ARTYFACTS: Lead Pinter The New World Order – feel the fear

Monday, May 09, 2011

Lead Pinter The New World Order – feel the fear

Few well heeled art lovers have experienced any rum dealings with authority or the police. They tut tut at the behaviour of rioters in London but state control and violence is the stuff of TV and the Sunday newspapers, not their lives. Having been kettled this month and had my photograph taken, without my permission, by the police, I've become a bit angry about their role.

This full on production can come as a bit of a shock to passive theatre goers. You don’t get to sit and gawk, you’re pushed, cajoled and forced into the action. Actually, it is quite refreshing to watch people who are used to telling others what to do being controlled in this fashion – they don’t like it one bit. Middle England’s middle managers are a smug lot, so well done to the cast who make them feel uncomfortable. You literally see and hear people complaining about the actors being rude!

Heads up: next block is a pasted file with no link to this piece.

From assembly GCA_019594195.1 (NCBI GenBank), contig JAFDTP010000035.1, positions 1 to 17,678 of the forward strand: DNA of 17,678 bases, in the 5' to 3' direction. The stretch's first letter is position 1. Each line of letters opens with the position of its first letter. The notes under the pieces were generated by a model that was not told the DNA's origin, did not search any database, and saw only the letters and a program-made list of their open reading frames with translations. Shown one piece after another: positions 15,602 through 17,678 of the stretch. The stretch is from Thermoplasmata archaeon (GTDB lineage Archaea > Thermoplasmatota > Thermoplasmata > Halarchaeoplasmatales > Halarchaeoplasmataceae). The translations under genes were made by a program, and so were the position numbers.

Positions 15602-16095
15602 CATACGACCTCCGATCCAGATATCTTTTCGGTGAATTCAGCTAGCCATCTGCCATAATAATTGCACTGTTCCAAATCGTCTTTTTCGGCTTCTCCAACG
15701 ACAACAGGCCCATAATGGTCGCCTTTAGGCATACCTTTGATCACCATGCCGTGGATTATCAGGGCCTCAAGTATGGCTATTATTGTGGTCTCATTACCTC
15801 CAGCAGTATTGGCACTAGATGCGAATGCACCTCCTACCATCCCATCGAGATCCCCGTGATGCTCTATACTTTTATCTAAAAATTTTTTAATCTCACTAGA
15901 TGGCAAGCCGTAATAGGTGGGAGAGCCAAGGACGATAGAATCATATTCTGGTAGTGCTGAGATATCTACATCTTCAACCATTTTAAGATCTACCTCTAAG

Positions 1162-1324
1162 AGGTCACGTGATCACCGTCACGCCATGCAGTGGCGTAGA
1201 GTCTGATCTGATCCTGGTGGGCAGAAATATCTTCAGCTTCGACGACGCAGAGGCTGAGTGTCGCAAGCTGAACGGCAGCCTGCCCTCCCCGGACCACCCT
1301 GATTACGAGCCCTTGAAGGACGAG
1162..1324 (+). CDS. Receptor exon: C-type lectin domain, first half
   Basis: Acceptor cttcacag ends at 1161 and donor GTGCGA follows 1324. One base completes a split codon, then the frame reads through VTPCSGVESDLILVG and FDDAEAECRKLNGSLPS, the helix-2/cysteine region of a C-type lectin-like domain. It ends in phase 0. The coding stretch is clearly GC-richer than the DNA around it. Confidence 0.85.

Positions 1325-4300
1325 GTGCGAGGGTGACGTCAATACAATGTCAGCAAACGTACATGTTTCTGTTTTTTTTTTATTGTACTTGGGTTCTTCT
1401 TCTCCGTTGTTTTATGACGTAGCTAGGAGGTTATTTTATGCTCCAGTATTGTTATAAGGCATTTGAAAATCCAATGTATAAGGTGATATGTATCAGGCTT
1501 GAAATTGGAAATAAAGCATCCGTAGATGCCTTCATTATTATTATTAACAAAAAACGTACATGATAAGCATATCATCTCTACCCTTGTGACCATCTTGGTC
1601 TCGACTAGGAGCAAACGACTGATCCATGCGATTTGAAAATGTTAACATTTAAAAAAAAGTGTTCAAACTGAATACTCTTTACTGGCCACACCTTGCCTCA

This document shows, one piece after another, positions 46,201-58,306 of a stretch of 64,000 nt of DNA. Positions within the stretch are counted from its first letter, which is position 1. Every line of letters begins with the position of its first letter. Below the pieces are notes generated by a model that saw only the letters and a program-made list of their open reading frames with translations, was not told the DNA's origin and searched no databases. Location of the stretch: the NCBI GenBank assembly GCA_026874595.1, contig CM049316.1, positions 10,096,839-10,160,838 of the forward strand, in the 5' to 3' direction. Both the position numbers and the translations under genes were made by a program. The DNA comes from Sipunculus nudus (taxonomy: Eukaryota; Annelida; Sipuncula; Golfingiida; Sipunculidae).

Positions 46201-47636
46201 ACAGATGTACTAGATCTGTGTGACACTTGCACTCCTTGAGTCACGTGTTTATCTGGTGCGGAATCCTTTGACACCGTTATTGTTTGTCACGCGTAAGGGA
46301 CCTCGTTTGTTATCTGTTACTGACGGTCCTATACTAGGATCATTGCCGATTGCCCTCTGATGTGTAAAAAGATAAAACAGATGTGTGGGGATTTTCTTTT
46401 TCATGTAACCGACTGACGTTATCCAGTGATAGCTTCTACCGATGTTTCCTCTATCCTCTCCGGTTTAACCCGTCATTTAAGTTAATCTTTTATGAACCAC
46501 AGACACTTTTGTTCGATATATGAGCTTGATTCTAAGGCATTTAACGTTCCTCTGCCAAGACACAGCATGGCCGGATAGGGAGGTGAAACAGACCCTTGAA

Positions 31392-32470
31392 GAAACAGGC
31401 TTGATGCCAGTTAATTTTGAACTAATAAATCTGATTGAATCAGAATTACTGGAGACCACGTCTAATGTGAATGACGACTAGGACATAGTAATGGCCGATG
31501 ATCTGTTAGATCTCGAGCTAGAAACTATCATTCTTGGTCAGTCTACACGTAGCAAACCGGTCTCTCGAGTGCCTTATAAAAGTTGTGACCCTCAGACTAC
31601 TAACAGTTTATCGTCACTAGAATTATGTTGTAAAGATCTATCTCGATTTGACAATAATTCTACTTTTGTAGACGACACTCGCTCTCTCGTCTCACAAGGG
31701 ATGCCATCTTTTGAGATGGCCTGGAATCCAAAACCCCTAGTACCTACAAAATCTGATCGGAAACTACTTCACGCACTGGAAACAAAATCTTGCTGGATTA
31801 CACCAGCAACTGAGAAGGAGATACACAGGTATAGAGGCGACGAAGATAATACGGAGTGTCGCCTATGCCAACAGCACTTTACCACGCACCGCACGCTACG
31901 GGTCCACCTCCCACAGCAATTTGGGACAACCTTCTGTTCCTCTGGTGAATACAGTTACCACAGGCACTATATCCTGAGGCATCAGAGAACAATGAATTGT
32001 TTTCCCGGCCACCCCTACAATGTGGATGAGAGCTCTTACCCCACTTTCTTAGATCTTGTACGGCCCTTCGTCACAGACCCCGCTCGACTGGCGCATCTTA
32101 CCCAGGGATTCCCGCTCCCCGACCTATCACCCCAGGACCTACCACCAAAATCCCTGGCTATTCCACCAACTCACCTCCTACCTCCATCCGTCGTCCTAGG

Seriously, apart from these whiners, who clearly didn’t understand what was going on and see audience discomfort as having no place in theatre, this work sits perfectly in this festival. Andrew Comben and his team have brought politics into the cosy art world. It’s a brave move and it’s about time. The festival has too often pandered to middle England types with its cosy Radio 4agenda.

Burma and its oppressed, elected and imprisoned leader has been chosen as thespringboard, but freedom, fear and human rights are the big themes. This is Pinter territory. As Aung San Suu Kyi said ‘real freedom is really freedom from fear’ and you have to experience fear to understand this form of freedom. So get yourself along to the dank cellars of Brighton town hall with its corridors and police cells and feel the fear.


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